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Proceedings Article

Reconstruction methods for infrared absorption imaging

[+] Author Affiliations
Simon R. Arridge, Pieter van der Zee, Mark Cope, David T. Delpy

Univ. College London (United Kingdom)

Proc. SPIE 1431, Time-Resolved Spectroscopy and Imaging of Tissues, 204 (May 1, 1991); doi:10.1117/12.44191
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From Conference Volume 1431

  • Time-Resolved Spectroscopy and Imaging of Tissues
  • Britton Chance
  • Los Angeles, CA | January 20, 1991

abstract

In infrared absorption imaging, the requirement is to reconstruct the spatial distribution of the optical absorption coefficient, from boundary measurements of the flux intensity of light arising from a specific source distribution. An accurate and efficient model is required to simulate data for given experimental conditions and for any hypothesized solution (the Forward Problem). The Inverse Problem is then to derive the solution that best fits the data, subject to constraints imposed by a priori knowledge (e.g. positivity). The Forward Problem is denoted (chi) equals A(mu) + n where (mu) is the required functional map, (chi) the boundary data, A the Forward Transform and n noise, and the Inverse Problem is (mu) equals A+(chi) , where A+ is an approximation to the Inverse Transform. The experimental arrangement modelled assumes an inhomogeneous cylindrical object. A picosecond dye laser produces input pulses at N locations and a time resolved detector makes measurements at N output sites. This (chi) is an N2 by 1 vector and (mu) can be reconstructed to, at best, an N by N image. The Forward Model described here is an analytic approach using the Greens Function of the diffusion equation in a cylinder, (the P1 approximation to the radiative transfer equation). It may be parameterized by the global values of absorption and scattering coefficients ((mu) a, and (mu) s), which have to be adjusted to best fit the data. The Inverse Problem is highly ill-posed. To solve it, we use the Moore-Penrose generalized inverse A+ equals (A*A)-1A*, and two simple regularization techniques: truncated singular value reconstruction and Tikhovov regularization. Examination of the singular vectors of the kernel demonstrate that the solution is dominated by surface effects, unless a very high signal-to-noise ratio is obtained in the data. Results are shown for simulated mathematical phantoms and a tissue-equivalent phantom composed of polystyrene microspheres.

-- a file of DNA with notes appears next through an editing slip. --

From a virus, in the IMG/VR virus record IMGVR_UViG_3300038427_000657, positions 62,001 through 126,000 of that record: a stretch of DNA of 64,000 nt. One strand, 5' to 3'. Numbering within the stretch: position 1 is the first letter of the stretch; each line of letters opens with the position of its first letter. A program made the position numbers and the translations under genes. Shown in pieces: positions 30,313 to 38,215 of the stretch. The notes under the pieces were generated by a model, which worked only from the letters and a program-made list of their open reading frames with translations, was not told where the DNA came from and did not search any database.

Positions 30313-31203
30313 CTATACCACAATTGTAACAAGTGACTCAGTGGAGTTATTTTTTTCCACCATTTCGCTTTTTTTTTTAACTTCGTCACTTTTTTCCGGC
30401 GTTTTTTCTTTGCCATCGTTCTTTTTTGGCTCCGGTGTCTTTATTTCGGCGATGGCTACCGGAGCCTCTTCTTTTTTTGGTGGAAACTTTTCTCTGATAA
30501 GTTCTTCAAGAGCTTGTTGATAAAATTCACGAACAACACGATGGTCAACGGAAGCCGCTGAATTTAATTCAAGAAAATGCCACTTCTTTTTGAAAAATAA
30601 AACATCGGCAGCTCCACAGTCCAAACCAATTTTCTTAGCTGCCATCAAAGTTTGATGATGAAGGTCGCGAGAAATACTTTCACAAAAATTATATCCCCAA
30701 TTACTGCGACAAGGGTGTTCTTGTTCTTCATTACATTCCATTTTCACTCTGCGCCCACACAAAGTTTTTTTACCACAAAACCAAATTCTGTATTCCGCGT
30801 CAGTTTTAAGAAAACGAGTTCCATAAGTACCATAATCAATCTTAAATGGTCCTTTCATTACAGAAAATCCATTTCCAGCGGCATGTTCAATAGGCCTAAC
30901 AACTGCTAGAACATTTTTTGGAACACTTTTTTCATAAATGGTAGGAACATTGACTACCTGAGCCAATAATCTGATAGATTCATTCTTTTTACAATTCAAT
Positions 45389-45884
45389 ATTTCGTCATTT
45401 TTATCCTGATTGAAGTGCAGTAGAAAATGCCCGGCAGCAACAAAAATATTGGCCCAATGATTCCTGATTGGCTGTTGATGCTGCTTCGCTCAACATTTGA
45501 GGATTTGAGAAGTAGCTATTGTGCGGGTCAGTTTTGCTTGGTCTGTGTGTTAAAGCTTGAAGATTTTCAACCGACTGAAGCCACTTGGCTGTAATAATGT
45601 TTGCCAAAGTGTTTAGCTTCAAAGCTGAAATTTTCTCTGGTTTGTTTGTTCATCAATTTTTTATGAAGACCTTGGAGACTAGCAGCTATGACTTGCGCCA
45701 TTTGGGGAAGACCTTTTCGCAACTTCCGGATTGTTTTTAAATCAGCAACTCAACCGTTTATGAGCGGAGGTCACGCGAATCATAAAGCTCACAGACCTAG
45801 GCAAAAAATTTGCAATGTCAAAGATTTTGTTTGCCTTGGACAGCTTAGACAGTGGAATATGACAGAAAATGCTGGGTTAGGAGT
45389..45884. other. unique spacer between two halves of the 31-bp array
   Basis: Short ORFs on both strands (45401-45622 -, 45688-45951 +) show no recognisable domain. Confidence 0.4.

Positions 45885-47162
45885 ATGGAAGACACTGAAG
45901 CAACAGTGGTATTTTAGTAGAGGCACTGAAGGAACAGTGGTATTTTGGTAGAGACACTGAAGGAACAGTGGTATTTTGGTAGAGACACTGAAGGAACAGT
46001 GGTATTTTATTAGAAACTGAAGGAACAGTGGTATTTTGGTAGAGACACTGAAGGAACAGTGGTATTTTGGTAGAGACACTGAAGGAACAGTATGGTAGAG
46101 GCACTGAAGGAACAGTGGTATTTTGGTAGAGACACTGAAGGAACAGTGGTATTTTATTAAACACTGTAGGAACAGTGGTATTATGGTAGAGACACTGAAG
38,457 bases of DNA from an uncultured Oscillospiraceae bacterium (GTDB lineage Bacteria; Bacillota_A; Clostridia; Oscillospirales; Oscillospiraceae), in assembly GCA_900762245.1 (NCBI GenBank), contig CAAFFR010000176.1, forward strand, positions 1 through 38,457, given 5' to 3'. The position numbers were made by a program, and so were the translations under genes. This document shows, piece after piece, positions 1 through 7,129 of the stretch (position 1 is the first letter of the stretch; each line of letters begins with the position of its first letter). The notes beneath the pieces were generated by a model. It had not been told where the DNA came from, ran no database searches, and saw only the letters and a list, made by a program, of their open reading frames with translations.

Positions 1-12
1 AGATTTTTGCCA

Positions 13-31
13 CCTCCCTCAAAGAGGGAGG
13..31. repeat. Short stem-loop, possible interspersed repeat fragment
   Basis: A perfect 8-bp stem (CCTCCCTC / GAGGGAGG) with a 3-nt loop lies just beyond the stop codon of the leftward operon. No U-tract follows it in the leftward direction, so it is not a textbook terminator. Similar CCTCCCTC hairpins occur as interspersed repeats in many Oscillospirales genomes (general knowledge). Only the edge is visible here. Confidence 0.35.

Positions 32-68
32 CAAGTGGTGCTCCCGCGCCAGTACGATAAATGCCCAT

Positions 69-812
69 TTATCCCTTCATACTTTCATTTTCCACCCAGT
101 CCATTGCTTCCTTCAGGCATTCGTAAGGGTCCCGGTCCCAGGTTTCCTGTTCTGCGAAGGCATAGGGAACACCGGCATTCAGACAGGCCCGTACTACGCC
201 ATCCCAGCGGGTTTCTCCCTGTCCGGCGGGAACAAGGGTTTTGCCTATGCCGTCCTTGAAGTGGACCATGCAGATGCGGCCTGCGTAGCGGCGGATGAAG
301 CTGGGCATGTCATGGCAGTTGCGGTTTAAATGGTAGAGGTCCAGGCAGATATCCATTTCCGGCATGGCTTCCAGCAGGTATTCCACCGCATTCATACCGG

© (1991) COPYRIGHT SPIE--The International Society for Optical Engineering. Downloading of the abstract is permitted for personal use only.
Citation

Simon R. Arridge ; Pieter van der Zee ; Mark Cope and David T. Delpy
"Reconstruction methods for infrared absorption imaging", Proc. SPIE 1431, Time-Resolved Spectroscopy and Imaging of Tissues, 204 (May 1, 1991); doi:10.1117/12.44191; http://dx.doi.org/10.1117/12.44191


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